The biologic drug market is huge in the US and it continues to grow at a rapid pace. However, great innovation come with greater costs. In the US, only 2% of prescriptions are written for biologic drugs, but the 2% accounted for 37% of total drug spend, which in 2018 was $125 billion in sales. Controlling drug costs and drug spend is a priority for all stakeholders in healthcare, especially in the biologic space. Biosimilars were supposed to create competition for their innovator counterparts to drive down biologic drug costs. Unfortunately, the emergence of biosimilars has not impact the biologic price enough, more work has to be done.
What are biosimilars?
Biosimilars are not generics because they are larger and more complex molecules compared to small molecule drugs like aspirin. Unlike generic versions of a brand name, small molecule drug, biosimilars are not exact copies of the reference biologic product, however they have the same clinical characteristics as their biologic innovator product. Biologics are produced from living organisms which require a complex manufacturing process that cannot be replicated. Biosimilars go through an abbreviated Biosimilar Biologic License Application under the 351(k) biosimilar pathway.
Slow start, but gaining momentum…
The passage of the Biologics Price Competition and Innovation Act (BPCI Act) in 2010 laid the groundwork for biosimilar approval by providing an abbreviated approval pathway for biosimilars. The approval of biosimilars was slow moving in the beginning as only 2 biosimilars (Zarxio and Inflectra) were approved prior to 2017. Since then, 28 biosimilars have been approved by the FDA. but only 17 of the 28 approved biosimilars were actually launched, and even when biosimilars are available, market penetration is often poor.
The following chart lists the approved biosimilars by drug class.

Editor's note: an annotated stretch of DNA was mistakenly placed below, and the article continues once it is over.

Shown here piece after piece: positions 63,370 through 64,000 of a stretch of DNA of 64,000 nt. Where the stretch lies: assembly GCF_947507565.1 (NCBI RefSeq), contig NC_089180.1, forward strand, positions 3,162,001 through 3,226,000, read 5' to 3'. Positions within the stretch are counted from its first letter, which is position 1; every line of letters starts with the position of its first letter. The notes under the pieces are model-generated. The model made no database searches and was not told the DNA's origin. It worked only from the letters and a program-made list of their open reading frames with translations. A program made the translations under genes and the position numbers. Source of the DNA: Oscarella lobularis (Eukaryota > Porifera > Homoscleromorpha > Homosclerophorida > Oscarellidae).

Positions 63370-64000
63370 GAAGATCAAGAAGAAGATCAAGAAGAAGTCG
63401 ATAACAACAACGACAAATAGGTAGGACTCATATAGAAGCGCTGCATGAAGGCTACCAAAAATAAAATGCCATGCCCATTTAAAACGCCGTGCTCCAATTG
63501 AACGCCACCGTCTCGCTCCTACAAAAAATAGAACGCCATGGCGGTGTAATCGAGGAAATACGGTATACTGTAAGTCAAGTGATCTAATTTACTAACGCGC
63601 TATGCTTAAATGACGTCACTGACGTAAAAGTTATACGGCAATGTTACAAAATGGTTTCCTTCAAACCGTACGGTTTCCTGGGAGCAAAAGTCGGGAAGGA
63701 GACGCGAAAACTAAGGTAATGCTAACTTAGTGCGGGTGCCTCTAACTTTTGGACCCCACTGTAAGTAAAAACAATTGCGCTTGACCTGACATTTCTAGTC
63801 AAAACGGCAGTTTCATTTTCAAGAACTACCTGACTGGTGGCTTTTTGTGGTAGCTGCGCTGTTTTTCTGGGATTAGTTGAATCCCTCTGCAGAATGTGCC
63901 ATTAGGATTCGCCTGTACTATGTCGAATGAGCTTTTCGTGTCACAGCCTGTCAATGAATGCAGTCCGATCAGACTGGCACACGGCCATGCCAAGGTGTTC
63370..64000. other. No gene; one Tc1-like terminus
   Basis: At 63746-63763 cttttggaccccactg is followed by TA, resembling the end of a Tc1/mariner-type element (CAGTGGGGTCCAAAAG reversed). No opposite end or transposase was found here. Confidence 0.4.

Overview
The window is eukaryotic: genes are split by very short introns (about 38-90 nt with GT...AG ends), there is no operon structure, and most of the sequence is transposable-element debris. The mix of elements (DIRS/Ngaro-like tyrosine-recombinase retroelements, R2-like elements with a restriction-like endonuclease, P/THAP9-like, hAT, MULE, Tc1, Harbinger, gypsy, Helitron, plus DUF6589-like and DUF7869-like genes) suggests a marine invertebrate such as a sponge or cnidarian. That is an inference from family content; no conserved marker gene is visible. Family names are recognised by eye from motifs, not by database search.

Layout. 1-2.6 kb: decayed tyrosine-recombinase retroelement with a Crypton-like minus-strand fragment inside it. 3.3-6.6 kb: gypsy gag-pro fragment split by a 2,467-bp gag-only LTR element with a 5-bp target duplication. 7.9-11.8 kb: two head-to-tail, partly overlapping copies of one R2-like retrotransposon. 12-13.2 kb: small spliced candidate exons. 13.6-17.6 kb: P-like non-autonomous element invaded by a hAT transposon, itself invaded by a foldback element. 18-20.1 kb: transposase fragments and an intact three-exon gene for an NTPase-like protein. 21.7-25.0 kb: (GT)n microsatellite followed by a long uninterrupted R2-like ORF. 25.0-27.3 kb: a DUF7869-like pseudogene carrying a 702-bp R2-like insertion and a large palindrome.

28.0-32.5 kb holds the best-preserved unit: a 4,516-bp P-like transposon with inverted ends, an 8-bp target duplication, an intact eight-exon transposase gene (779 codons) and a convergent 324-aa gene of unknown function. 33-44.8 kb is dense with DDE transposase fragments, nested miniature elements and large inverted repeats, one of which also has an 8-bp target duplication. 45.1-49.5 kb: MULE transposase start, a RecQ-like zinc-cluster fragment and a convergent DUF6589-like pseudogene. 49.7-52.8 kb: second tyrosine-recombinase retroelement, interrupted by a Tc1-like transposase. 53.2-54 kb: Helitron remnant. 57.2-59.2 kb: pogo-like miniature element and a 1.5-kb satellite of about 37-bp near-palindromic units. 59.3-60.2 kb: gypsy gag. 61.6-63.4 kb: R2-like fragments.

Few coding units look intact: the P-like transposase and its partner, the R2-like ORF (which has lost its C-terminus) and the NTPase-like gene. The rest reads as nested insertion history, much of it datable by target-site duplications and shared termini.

These are biosimilars in the pipeline that are expected to be approved in the near future.
Barriers to Biosimilar Adoption
In Europe, biosimilar adoption is much further along than we are in in the US. As of late 2018, 39 biosimilars had been launched in Europe; in some countries, biosimilars have completely captured a majority of the market share in various market segments. Several factors highlighted below have contributed to the biosimilar’s slow start in the US, but we’ve seen better uptake the past couple of years.
One of the reasons why Europe adopted biosimilars more readily than the US is the concept of interchangeability. The European Union regulators do not have an interchangeability designation for biosimilars, they consider biosimilars substitutable to the innovator drug. The FDA has made it easier but not easy enough by publishing guidelines on how to achieve interchangeability in 2019. To date, no biosimilar has achieved interchangeability. The FDA needs to step up and approve interchangeability by indication when approving biosimilar agents otherwise adoption will remain limited.
Originally, discounts were not great. Unlike generic drugs, which average less than 80% of the cost of the reference product, the difference between biosimilar and innovator product is much less, about 15% difference on average. Not only are biosimilars more complex to manufacture, the development costs of biosimilars are much higher than for generics. However, as more competitors have entered the biosimilar market, prices have been more competitive, and rebates are now being offered for biosimilars.